Brief but useful information on food and – DNA Testing, Arthritis, Prostate Cancer, Hypoxis, Dioxins and the reuse of plastic bottles
DNA testing involves the Polymerase Chain Reaction whereby a very small amount of DNA is replicated thousands of times so that there is sufficient quantity of DNA for its identification. This can be very useful in determining WHAT (qualitative) but NOT HOW MUCH (quantitative). This technique is so sensitive that one can even detect the shepherd’s dog in a sample of mutton. Hence, in interpreting the DNA testing of foods one has to bear in mind that the method is not quantitative which is a very serious problem and one has to ask “is this finding significant”. In the United Kingdom it has been decided that a level of contamination in excess of 1% amounts to adulteration. In South Africa the technology to determine meat contamination at the 1% is not yet available; hence scientifically, it is not possible for us to state that there is a significant amount of “horse in our wors”! Ref. http://en.wikipedia.org/wiki/Polymerase_chain_reaction
Normally the cartilage covering the bone ends becomes worn in normal use and the body produces enzymes called “proteinases” to remove the debris as necessary. As we get older one of the problems is that the mechanism that switches off the production of proteinases becomes faulty, so the body produces these proteinases continuously and they then attack and destroy the normal cartilage covering the bone joints and the result is arthritis. It has been shown that ingested gelatine accumulated in the joints where it either acted as a sacrificial protein for the proteinases to destroy in preference to healthy cartilage, or it provides the raw materials needed by the cells to produce new cartilage. This is the beginnings of an explanation of why it is that some 70% of arthritis sufferers obtain relief of their pain by consuming 7 grams or two heaped teaspoons full of gelatine daily. (Two teaspoonfuls of powdered gelatine stirred into half a glass of cold fruit juice and swallowed, is a reasonable way of taking gelatine).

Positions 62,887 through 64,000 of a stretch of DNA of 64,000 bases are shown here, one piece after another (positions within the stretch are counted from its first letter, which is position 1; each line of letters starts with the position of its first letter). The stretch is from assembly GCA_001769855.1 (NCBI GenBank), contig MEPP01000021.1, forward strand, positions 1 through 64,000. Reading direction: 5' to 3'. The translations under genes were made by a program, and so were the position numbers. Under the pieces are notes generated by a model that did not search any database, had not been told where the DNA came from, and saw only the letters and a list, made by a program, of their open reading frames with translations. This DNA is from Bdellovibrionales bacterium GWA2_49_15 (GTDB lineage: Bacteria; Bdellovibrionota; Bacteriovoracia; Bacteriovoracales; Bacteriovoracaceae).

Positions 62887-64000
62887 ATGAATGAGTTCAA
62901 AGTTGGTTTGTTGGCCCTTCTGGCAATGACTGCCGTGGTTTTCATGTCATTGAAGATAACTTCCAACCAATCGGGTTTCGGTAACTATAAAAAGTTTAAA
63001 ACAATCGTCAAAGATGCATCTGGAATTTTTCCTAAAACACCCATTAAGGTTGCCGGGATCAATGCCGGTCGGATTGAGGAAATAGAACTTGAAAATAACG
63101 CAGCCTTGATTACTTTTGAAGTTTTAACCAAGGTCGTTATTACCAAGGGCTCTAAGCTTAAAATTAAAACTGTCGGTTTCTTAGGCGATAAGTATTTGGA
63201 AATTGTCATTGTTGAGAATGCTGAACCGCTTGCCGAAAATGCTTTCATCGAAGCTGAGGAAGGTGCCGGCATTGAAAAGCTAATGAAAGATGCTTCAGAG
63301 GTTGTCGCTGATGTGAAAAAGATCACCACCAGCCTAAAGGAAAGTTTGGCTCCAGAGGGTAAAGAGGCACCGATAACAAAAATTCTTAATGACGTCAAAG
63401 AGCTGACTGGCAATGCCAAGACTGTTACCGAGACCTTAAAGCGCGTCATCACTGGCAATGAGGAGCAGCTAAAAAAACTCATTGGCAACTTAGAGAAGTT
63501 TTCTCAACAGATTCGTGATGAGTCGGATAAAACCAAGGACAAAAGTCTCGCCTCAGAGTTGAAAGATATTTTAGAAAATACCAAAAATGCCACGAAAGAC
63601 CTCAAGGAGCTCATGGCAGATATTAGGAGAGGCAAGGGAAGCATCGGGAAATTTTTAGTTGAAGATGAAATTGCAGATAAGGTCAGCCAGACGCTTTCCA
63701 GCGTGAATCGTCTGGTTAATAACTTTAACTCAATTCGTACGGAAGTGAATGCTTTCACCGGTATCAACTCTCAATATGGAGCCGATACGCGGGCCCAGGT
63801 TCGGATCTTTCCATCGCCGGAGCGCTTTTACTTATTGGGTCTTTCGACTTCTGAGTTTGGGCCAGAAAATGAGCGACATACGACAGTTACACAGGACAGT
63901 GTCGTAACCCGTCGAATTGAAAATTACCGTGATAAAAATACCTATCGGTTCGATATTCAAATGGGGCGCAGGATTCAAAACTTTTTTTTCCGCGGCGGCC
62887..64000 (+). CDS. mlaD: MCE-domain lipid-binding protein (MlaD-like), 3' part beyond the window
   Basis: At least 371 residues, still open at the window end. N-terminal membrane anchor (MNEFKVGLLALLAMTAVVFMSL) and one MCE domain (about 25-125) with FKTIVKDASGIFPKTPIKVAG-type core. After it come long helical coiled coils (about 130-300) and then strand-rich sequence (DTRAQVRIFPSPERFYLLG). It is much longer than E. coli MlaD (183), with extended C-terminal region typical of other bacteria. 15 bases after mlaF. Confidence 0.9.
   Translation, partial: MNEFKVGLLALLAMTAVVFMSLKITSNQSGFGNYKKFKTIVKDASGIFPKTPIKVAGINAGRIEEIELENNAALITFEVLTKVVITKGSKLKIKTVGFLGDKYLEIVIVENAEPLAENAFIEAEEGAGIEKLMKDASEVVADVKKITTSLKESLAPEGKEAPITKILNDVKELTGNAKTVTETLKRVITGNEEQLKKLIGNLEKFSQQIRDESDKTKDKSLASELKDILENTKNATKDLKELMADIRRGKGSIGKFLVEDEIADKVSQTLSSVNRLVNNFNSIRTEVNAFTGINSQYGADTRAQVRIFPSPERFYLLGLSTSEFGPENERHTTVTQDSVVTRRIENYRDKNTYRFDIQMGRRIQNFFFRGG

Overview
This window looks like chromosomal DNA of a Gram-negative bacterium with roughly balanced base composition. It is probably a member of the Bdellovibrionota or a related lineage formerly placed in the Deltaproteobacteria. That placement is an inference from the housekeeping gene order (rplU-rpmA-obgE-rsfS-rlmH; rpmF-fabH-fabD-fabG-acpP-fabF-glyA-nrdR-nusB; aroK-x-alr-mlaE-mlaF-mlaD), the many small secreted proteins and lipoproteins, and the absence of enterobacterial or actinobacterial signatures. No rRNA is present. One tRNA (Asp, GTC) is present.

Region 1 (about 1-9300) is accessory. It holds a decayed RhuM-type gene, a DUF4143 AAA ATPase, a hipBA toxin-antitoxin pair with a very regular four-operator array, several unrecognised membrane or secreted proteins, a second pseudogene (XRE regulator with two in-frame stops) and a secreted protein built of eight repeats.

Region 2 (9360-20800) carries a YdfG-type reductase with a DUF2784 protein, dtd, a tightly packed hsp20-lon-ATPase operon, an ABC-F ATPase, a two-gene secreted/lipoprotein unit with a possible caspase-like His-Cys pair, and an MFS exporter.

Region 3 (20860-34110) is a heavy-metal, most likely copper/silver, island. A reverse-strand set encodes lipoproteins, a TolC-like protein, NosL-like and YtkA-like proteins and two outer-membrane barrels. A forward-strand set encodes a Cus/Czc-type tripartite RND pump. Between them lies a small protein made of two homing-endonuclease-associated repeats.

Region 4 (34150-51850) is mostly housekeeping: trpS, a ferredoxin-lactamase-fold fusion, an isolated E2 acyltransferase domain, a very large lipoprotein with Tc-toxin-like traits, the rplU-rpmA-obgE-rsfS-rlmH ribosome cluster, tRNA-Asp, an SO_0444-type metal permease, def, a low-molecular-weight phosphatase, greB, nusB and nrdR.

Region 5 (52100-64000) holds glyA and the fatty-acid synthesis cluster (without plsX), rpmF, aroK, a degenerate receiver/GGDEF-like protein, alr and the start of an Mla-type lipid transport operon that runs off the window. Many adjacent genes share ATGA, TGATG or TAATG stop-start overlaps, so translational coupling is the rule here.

The treatment has to be continuous and the results develop with time – it takes time to regrow new cartilage to replace that destroyed by the over-active proteinase production. Scientifically controlled studies have also shown that gelatine consumption promotes nail and hair growth. In the past, regular consumption of meat-based soups would have given an adequate supply of gelatine in the diet.
Hypoxis – African Potato & HIV / AIDs
Garlic, onions, African potato and virgin olive oil don’t boost the immune system of HIV-positive people. In fact excessive use of these ingredients could be detrimental to health. Human studies on the African potato had to be terminated because patients taking the extract had shown severe bone-marrow suppression. Garlic interacts with some anti-AIDs drugs and reduces their efficiency. Janicker Visser, a dietician who presented a paper at the 2004 HIV/AIDs and Nutrition Symposium said that there was no convincing scientific evidence that these items could boost immunity or alter the course of HIV/AIDs. Persons suffering from HIV / AIDs like anyone inflicted with a disease or injury or who is convalescing, need to follow a sound balanced diet which may be beyond the knowledge or means of most.
For more information on HIV & diet go to the article HIV AIDS NUTRITION on this website.
Dioxins and the reuse of plastic bottles
The Internet has been flooded with email warnings to avoid the reuse of plastic bottles so as not to be exposed to carcinogenic dioxins. One hoax email has been erroneously attributed to Johns Hopkins University. The University strongly denies having any association with any statement that implies that the reuse of plastic food or drink containers poses any health hazard to the user as long as proper hygienic precautions are taken before reuse.
Reviewed for FACS by BCo (2016)
|The FACS objective is to provide consumers with scientifically correct information on food and nutrition issues. Articles are written by trained technical food and nutrition professionals who source information from respectable scientific sources throughout the world. The Service is administered by SAAFoST – a non-profit organisation for food scientists and other technical food professionals. Information from FACS articles, identified as such in the article index, can be freely used on condition that the source is acknowledged. See www.foodfacts.org.za for further details and articles or call SANCU on weekdays between 08:30 and 12:00 for more information: Tel: +-27-12- 428 7122 / fax: +27 (0) 86 672 8585|